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The German Infinitive

An Overview


Just like in English, the German infinitive is the basic form of a verb (schlafen/ to sleep). However, it is less frequently found than in English to be accompanied by the preposition zu/to. The following is an overview of specifics pertaining to the German infinitive.

  1. The Ending of German Infinitives
    Most German infinitives end with -en (springen/ to jump), but there are also some verbs that end in the infinitive with -ern, -eln, -n (wandern/to wander, hike, sammeln/to collect, sein/ to be.)

  2. Tenses and Moods
    The German infinitive is used in the following tenses and moods:
    The future -> Er will morgen arbeiten./ He wants to work tomorrow.
    Conjunctive II -> Mein Vater möchte gerne nach Köln reisen.
    In the passive -> Die Tür sollte verriegelt sein
    In the passive perfect -> Das Kind scheint zu spät angekommen zu sein.
    With modal verbs ->Der Junge soll die Banana essen, aber er will nicht.

  3. Infinitives as Nouns
    Infinitives can become nouns. No changes necessary. Only you must remember to precede the infinitive-noun with the article das and to always capitalize it. -> das Liegen/ the lying-down, das Essen- the food, das Fahren/ the driving….

  4. Infinitives as Subject
    Some German infinitives can stand in as the subject of a sentence. Some of these are: anfangen, aufhören, beginnen, andenken, glauben, hoffen, meinen, vergessen, versuchen. For Example:
    Sie meint, sie hat immer recht -> Sie meint, immer recht zu haben - He thinks he is always right.
    Note: If you say - Sie meint, er hat immer recht - you can't replace er with the infinitive, since the original subject of the sentence isn't restated.
    Ich freue mich, dass ich ihn bald wiedersehe/ I am happy that I will be able to see him again -> Ich freue mich ihn bald wiederzusehen/ I'm happy to see him again.

  5. Conjugated Verb + Infinitive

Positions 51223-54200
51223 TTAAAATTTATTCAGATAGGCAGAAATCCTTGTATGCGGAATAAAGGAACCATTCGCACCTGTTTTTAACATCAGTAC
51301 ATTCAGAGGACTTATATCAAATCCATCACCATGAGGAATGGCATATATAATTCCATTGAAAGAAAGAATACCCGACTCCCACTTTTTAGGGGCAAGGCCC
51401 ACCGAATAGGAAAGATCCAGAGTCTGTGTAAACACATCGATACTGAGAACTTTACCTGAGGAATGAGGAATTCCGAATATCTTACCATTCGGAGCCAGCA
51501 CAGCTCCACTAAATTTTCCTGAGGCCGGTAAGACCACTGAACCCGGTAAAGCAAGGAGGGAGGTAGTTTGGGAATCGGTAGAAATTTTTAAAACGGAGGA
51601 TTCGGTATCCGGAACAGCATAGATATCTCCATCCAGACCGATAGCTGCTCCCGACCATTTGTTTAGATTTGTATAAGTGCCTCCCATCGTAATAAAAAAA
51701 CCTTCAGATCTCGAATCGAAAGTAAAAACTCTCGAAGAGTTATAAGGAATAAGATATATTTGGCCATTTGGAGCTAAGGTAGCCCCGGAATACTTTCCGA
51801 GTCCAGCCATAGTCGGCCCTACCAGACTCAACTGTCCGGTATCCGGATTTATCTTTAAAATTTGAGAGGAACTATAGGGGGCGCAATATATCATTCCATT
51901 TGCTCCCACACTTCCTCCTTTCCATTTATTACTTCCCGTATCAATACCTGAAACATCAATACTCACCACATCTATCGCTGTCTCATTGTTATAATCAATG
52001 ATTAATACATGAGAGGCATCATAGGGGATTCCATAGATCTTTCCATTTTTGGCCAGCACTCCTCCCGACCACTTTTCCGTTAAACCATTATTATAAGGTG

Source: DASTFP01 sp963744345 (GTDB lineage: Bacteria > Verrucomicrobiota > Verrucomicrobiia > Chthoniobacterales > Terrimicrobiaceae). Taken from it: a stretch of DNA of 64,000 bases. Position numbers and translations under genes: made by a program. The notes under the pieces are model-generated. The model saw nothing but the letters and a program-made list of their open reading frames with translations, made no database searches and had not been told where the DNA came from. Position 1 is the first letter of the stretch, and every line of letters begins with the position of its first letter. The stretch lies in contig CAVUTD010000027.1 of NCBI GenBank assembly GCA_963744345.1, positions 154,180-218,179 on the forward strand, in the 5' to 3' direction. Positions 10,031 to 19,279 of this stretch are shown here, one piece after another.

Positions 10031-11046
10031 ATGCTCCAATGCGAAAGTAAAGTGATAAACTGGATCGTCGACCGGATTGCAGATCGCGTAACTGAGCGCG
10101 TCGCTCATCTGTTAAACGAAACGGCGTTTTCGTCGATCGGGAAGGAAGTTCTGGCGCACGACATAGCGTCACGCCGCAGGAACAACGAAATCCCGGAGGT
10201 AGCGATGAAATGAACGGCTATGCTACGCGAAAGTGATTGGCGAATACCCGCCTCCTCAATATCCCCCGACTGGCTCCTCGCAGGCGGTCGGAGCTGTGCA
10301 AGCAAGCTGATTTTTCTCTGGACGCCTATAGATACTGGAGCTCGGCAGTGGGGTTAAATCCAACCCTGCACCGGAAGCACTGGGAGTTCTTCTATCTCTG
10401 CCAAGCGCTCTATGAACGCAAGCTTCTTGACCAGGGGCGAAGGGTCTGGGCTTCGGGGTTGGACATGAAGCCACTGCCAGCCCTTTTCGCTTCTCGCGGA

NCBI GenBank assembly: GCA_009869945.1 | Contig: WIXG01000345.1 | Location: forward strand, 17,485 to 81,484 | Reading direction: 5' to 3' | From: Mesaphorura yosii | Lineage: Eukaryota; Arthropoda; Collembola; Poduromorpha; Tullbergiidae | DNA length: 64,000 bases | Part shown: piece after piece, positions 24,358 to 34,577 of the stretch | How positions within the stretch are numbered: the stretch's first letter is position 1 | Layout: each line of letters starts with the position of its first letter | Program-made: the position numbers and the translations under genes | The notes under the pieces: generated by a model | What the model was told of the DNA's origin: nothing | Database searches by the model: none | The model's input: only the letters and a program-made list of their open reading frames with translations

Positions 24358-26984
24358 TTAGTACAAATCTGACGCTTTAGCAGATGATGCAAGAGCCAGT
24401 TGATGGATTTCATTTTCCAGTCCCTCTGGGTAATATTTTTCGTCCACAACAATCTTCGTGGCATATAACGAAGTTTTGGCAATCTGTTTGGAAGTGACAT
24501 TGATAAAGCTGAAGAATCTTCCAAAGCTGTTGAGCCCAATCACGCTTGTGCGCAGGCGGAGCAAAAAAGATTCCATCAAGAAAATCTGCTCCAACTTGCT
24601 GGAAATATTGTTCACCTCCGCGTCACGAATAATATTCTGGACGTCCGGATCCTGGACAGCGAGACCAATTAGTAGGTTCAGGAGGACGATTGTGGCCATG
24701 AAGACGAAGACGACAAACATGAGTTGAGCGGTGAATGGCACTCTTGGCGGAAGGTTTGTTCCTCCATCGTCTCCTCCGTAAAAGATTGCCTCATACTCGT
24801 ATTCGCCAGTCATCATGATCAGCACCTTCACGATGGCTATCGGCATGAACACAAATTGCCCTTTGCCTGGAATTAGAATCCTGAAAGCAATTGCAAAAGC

Only a handful of verbs can pair up with an infinitive in a German sentence. These verbs are: bleiben, gehen, fahren, lernen, hören, sehen, lassen. (Ich bleibe hier sitzen/ I will stay sitting here.)

  6. Conjunction + Infinitive
    Phrases with the following conjunctions will always carry a German infinitive, whether it a short or longer phrase: anstatt, ohne, um. For Example:
    Er versucht ohne seinen Stock zu gehen - He tries to walk without his cane.
    Sie geht in die Schule, um zu lernen - She goes to school to learn.

  7. Noun + Infinitive
    Sentences with der Spaß and die Lust will carry a German infinitive:
    Sie hat Lust, heute einkaufen zu gehen/ She feels like going shopping today.

    Sentences with the following nouns will also carry a German infinitive:
    die Absicht, die Angst, die Freude, die Gelegenheit, der Grund, die Möglichkeit, die Mühe, das Problem, die Schwierigkeiten, die Zeit.

    For Example:
    Ich habe Angst dieses alte Auto zu fahren/ I am scared to drive this old car.
    Sie sollte diese Gelegenheit nicht verpassen./ She should not miss this opportunity.

    Exceptions: There will not be an infinitive, if there is a conjunction in the sentence: Es gibt ihr viel Freude, dass er mitgekommen ist/ It gives her great joy, that he came along)
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